Proper warm up and cool down in your horse’s exercise routine promotes both strength and flexibility for your horse just like in humans. Increases in agility, protection of the horse’s muscles, and increased comfort are all benefits of taking the time to warm up your horse and cool it down.
As we move into the warmer months, there are some precautions to take when warming up and cooling down in the Mid-South this summer. When it’s hot this summer, a warm up can start with grooming. Not just for cleaning, a thorough grooming can double as a massage and get your horse’s muscle fibers prepared for movement. Use a curry comb or even a massage tool to prepare your horse for riding. Working against the grain of your horse’s muscles can increase circulation and warm up its muscle fibers. Another added bonus of beginning a warm up with grooming is the bonding it promotes between you and your horse.
Once groomed, continue your hot weather warm up by adding movement. On a humid Mid-South day, consider 10-15 minutes of hand walking instead of lunging. If you do choose to lunge as part of your warm up, perhaps you let your horse walk more and trot and canter less. Walking will still elevate your horse’s heart rate, stretch its muscles, and increase blood flow as you prepare to ride.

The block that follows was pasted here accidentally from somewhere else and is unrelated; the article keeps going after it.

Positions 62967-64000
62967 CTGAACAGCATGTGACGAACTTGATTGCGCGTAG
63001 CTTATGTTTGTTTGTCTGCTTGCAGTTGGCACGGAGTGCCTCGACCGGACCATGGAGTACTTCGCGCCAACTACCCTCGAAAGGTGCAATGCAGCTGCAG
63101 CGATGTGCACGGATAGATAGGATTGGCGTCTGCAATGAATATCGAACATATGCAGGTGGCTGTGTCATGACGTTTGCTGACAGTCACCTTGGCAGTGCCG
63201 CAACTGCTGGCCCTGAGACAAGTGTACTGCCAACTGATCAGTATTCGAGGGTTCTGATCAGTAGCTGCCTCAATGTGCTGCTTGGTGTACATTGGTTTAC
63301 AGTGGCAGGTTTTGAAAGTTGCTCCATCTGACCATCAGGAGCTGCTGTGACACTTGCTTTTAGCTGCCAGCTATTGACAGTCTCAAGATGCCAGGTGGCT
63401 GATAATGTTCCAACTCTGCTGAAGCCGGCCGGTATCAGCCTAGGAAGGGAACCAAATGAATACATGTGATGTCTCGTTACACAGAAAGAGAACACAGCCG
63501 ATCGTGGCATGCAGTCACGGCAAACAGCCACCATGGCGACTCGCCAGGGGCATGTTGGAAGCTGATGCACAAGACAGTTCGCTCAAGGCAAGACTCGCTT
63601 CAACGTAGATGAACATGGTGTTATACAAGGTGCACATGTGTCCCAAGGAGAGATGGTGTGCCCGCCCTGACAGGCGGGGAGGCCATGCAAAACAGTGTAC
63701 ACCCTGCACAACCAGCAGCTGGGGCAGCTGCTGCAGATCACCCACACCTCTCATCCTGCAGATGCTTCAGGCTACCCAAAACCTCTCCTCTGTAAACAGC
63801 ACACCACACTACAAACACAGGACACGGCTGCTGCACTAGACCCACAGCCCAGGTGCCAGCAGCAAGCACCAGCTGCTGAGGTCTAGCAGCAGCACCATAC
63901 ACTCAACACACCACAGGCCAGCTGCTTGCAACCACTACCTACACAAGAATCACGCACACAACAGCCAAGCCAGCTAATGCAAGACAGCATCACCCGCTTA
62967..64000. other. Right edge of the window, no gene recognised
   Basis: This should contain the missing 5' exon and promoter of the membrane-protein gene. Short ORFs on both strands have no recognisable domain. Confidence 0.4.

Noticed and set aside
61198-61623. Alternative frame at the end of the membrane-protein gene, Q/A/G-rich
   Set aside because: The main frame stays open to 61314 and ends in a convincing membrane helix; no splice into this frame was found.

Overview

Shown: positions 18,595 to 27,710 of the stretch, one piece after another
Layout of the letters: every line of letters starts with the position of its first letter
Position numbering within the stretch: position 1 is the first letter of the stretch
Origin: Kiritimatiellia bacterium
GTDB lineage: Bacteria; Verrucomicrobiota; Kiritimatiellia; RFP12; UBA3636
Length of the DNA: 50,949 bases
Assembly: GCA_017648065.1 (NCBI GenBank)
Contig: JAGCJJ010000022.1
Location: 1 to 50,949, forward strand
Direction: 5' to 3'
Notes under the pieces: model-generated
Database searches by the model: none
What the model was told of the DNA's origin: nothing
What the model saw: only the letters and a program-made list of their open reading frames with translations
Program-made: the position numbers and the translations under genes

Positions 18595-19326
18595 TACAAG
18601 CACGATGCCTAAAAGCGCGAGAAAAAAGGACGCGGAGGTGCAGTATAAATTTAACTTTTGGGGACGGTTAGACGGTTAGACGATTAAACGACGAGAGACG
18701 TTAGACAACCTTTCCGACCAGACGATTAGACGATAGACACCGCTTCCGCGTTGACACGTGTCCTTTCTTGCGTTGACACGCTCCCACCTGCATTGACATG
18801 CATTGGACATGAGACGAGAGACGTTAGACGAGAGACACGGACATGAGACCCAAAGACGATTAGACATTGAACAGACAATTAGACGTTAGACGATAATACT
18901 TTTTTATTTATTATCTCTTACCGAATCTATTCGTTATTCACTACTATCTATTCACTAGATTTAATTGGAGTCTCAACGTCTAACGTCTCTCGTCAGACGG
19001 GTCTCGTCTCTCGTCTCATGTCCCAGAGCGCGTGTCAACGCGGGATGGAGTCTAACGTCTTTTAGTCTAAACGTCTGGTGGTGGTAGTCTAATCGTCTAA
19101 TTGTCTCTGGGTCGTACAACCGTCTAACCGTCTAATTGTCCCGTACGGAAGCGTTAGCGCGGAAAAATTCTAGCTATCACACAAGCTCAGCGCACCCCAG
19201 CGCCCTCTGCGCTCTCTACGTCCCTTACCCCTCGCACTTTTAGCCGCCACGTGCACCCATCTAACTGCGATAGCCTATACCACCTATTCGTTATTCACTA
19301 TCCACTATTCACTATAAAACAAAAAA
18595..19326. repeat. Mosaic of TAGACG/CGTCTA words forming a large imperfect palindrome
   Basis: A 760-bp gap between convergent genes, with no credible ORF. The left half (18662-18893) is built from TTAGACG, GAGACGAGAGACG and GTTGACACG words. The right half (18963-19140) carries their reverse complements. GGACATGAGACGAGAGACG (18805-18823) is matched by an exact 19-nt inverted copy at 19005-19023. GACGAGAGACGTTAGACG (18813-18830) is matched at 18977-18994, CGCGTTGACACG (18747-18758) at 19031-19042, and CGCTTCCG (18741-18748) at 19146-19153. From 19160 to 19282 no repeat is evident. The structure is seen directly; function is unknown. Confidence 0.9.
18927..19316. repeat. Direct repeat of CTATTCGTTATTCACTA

The cool down is equally as important after a ride on a hot day. Touch your horse’s chest, shoulders, and legs. You want its chest and shoulders to feel like the same temperature by touch. This can be achieved by walking your horse down. Just like the warm-up, on a hot day, consider walking your horse by hand, instead of under saddle, as a cool down. Untacking before you hand walk your horse will also help it to cool down more quickly. Once its chest and shoulders feel like a similar temperature, feel its legs; if you can still feel the warmth radiating from them consider wrapping up your cool down in the wash rack with the hose and cold water. Remove any excess water with a sweat scraper.
Michele Burgess, former co-owner of Burgess Equestrian Services, suggests riding either early in the morning or later in the evening in order to avoid the hottest parts of the day this summer. As far as cooling down in the heat goes, she suggests cold hosing your horse. Once you’ve walked your horse down and its respiration rate has returned to normal, spraying the equine down with cold water is a good way to cool it off, literally. Michele advises you to start hosing on the horse’s legs and gradually work up to avoid giving it “a jolt of cold.” Cold hosing will draw the heat away from your horse’s legs and reduce the chance of any swelling after a ride on a hot day. If you plan to stall your horse after it has been hosed down, she also suggests keeping a fan on it in the barn to dry.